Book review: The Temporary City
January 31, 2012
The Temporary City by Peter Bishop and Lesley Williams
Published by Routledge, January 2012
The Temporary City is a welcome addition to the literature on planning and regeneration – whilst written independently of the recent Mary Portas review of Britain’s high streets, the book deals, from a different direction, with many similar issues affecting our cities. Coming from authors with a practical grounding in the issues of design, planning and delivery it is a particularly valuable and informed contribution to the debate on the future of our cities.
The book questions the need for permanent uses and solutions for sites and argues that we need to increasingly look for short and medium term uses, rather than obsess about the long term; realistically it will take a long time for the economy to achieve stable and meaningful growth and for sites to become viable again – especially with what was paid for many sites at the market peak – and in the meantime these same sites will lie vacant for many years without an effective framework for their interim use.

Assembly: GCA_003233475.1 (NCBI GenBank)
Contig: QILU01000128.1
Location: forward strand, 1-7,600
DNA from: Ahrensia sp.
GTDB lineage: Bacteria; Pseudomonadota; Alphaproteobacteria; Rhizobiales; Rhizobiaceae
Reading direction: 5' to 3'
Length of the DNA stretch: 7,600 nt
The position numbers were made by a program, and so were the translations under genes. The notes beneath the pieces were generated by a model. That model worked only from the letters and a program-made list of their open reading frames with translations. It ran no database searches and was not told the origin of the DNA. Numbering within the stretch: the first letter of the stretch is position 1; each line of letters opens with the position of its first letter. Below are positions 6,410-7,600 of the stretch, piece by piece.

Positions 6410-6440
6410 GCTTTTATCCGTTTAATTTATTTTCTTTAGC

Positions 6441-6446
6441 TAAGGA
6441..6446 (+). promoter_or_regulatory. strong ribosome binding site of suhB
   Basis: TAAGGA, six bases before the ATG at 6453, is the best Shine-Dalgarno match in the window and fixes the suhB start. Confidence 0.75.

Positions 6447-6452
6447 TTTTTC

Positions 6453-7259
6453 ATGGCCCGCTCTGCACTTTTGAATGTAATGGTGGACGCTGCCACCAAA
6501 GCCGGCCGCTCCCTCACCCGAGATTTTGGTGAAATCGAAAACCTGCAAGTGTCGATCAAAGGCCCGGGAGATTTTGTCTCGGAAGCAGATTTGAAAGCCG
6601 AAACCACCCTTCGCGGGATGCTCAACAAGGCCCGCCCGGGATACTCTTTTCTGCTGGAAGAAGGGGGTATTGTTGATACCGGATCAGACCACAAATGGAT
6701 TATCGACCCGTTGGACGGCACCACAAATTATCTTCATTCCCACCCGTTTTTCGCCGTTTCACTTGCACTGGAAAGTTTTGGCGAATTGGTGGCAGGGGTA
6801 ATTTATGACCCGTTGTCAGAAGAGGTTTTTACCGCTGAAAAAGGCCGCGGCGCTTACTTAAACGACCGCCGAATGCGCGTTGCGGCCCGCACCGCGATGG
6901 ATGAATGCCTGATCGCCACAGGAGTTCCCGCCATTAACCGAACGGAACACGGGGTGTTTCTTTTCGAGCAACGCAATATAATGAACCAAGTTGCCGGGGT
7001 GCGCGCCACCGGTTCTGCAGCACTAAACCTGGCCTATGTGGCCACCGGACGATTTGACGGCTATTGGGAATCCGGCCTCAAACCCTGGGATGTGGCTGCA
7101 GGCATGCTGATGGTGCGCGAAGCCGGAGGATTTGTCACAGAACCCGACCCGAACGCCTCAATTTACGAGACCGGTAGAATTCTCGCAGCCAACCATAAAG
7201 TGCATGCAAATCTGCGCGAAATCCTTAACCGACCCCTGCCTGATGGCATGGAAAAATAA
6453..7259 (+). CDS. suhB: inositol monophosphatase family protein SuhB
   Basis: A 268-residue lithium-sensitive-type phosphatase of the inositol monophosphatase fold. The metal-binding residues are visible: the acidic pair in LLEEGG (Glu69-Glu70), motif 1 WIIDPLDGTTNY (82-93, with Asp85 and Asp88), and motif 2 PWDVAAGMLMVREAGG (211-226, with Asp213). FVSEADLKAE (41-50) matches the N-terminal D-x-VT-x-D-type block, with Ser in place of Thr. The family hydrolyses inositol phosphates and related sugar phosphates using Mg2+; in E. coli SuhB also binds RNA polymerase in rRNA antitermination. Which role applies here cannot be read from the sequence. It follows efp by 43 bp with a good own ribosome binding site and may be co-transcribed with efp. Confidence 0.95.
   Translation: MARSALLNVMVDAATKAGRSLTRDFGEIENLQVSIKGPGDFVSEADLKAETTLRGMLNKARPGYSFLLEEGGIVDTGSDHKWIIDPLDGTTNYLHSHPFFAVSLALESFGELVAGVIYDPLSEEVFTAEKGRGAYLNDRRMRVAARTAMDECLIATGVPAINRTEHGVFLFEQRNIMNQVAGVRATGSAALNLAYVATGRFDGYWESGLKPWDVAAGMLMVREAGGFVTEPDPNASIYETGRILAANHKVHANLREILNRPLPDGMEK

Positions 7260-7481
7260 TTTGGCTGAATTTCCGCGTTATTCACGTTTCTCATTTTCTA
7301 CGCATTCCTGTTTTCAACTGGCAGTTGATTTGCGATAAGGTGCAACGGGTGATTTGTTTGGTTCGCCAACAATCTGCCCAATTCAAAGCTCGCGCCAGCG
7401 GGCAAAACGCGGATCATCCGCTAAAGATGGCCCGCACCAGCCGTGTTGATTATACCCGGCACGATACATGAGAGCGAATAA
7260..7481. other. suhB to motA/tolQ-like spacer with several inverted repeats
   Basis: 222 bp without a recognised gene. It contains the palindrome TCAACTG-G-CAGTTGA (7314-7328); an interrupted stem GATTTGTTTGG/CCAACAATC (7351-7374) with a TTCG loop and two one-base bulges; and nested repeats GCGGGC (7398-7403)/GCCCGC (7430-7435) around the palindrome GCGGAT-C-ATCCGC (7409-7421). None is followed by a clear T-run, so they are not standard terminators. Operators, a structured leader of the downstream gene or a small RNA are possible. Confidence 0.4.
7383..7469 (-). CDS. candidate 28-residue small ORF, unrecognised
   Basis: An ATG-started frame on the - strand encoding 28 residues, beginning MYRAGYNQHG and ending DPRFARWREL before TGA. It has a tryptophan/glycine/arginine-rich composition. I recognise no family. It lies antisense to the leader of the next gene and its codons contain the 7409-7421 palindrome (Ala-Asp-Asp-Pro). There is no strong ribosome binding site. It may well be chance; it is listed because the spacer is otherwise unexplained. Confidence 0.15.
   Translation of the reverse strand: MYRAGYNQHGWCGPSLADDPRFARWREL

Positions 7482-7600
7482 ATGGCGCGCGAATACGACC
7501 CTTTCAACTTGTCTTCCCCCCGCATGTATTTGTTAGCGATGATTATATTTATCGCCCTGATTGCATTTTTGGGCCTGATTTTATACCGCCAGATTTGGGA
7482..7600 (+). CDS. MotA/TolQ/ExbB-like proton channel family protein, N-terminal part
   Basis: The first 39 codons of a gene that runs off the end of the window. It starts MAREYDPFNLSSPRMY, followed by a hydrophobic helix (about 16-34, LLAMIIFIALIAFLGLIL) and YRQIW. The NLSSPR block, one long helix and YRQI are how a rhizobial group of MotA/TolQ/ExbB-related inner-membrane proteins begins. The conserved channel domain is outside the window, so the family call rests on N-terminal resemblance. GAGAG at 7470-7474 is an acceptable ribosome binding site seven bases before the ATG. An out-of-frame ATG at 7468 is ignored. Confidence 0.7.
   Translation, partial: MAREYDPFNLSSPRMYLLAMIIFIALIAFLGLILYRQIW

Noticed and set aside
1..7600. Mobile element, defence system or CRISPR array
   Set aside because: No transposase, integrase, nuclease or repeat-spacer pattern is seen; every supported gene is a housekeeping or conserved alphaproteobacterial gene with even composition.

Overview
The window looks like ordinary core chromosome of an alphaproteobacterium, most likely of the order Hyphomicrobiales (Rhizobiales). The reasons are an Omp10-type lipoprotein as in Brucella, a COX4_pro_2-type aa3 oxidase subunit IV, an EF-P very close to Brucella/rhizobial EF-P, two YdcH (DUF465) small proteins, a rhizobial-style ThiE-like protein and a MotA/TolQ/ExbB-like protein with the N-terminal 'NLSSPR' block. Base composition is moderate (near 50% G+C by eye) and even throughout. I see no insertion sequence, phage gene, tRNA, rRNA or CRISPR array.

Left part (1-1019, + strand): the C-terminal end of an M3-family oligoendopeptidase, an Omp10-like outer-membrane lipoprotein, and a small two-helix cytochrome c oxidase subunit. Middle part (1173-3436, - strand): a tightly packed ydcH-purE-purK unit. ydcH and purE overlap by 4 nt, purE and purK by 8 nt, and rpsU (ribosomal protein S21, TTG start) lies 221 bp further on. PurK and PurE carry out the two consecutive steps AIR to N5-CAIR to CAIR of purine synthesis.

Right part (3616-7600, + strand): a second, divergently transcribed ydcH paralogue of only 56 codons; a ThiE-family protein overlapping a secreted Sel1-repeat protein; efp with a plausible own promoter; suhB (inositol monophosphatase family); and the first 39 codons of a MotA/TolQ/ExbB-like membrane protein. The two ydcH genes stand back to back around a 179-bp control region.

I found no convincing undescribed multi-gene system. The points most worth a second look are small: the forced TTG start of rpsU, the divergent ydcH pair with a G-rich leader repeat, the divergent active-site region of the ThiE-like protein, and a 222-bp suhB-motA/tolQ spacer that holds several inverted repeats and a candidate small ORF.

So if ‘temporary is the new permanent’ then we need to share experience on what makes these ad hoc uses work. As well as the views and opinions expressed in the book, the choice of case studies are well selected and informative and demonstrate what can be achieved with foresight and pragmatism. They show that we can learn much from overseas, where temporary uses are more often celebrated.